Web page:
Wednesday, June 29, 2011

The Waterman's Daughter

Some books just seems to defy all classification. In some cases, this is because they're so wildly original or unusual that it's hard to pin down the kind of category they best represent, in other cases it's because the author manages to pack in so many different elements that to try and slot the book into one category just doesn't do it justice. Take The Waterman's Daughter, for example. Emma Ruby-Sachs' debut novel tells a story about social justice, but includes elements of a police murder investigation, and handles issues of race and gender and queer identity. There is a lot going on.

The novel is set in South Africa, in and around Johannesburg and opens with folk story about water, which immediately sets up the tension: what do they do about water in the townships, and in South Africa in general? During apartheid everyone had free water and free electricity, but now it seems they are being asked to pay for it without being given the means to do so. Watermen are coming into poor communities and installing taps that get turned off when the allotted amount of water is used, but then people can't afford more and trouble ensues. Enter Nomsulwa, a local grassroots activist who is working with the women and families of the township to beat the watermen at their own game. After watching works lay down and bury new pipes in her neighbourhood, Nomsulwa rallies her group and they dig them up during the night and hide them away from the town. But during the dig, they're caught when Zembe, the female chief of police, drives by. She doesn't stop them, but she sees them, which has consequences for Nomsulwa.

One of the watermen who's in town is from Toronto. After the pipes are dug up, he's found murdered in the townships. First of all, he should never have been there – the novel makes no bones about where it is and is not safe to be white and alone, and the townships after dark are not safe. Secondly, he's murdered in such a way as to indicate gang ties, but it's unclear how he could have run afoul of a gang so quickly after arrival. As the investigation is getting underway – with much pressure from the water company – his daughter arrives in town. She's angry and upset and in the way. To get rid of her, Zembe assigns Nomsulwa to look after her; when Nomsulwa says no, Zembe holds the pipe theft over her head, forcing her into it.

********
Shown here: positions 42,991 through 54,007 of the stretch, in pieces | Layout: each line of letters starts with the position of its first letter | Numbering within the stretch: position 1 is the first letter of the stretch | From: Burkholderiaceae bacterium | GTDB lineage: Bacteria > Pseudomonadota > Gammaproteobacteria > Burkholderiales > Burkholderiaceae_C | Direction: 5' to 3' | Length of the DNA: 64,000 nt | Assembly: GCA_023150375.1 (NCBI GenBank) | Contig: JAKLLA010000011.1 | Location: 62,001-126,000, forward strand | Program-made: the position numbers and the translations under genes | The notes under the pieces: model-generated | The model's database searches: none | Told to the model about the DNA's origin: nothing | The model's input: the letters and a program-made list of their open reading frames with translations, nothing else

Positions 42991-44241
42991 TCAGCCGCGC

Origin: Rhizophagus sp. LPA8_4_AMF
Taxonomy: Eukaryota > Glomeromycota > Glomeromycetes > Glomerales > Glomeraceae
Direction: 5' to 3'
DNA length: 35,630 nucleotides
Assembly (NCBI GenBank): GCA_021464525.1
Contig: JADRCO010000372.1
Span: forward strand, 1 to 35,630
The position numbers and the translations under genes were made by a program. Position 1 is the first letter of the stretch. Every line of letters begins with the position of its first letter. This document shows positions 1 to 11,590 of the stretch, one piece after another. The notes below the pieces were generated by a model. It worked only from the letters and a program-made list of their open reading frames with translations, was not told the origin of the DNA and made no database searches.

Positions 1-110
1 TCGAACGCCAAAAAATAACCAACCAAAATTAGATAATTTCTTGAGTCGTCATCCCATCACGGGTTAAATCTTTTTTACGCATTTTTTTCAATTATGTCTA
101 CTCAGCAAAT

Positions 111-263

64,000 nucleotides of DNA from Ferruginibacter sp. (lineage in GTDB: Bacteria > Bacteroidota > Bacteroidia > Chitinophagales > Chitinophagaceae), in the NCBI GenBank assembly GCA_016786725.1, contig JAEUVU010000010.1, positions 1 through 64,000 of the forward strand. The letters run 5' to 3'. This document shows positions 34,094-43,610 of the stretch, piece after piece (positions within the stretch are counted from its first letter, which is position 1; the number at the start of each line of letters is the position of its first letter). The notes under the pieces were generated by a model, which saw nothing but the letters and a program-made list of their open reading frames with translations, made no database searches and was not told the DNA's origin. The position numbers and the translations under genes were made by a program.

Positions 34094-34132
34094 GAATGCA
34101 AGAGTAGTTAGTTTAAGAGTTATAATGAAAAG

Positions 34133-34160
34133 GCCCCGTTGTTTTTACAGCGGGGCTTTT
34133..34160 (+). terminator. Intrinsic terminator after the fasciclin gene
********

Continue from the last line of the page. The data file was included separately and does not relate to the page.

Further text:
It's a plot device that works well, because as Nomsulwa takes Claire around and shows her how things work in South Africa, we get a good look at the justice system and the reality of the water problem. Ruby-Sachs did her thesis on water security in South Africa, so she knows what she's talking about and presents the issues in scenes and discussion between the characters. The novel moves between the perspectives of Nomsulwa and Zembe, so we get alternating views of the issues as well, which rounds out the story. It also helps that Nomsulwa and Zembe are two very different women, and so experience their country and its reality differently. Nomsulwa is gay, which is not an easy identity in many places, but especially developing countries. On the other hand, Zembe is the lone woman in the 10-person Phiri police force, and its chief, and in her dealings with the male higher-ups in the city suggest she faces more obstacles than a man in her position would. But these issues are largely secondary to the problem of water.

The Waterman's Daughter is, in a way, a call to action, but Ruby-Sachs resists easy answers or "if only they would listen to the people" solutions. Yes, she seems to say, the people should be a major part of the solution, but that doesn't mean there isn't still a need for help. Money, for example, is something that isn't lying around. The story of Nomsulwa and Claire's uneasy friendship is a pretty nice metaphor for this. Although they aren't setting out to achieve anything specific, they do manage to develop a kind of mutual respect and understanding, one that seems to be missing from the boardroom of the big multi-national companies. But for all its social justice sensibilities, this is a novel first and foremost, and its plot ticks along at a quick pace as you get pulled into the story of these women, and the everyday realities that shape their lives.

The Waterman's Daughter
by Emma Ruby Sachs
First published 2011 (cover image shown from McClelland & Stewart edition)

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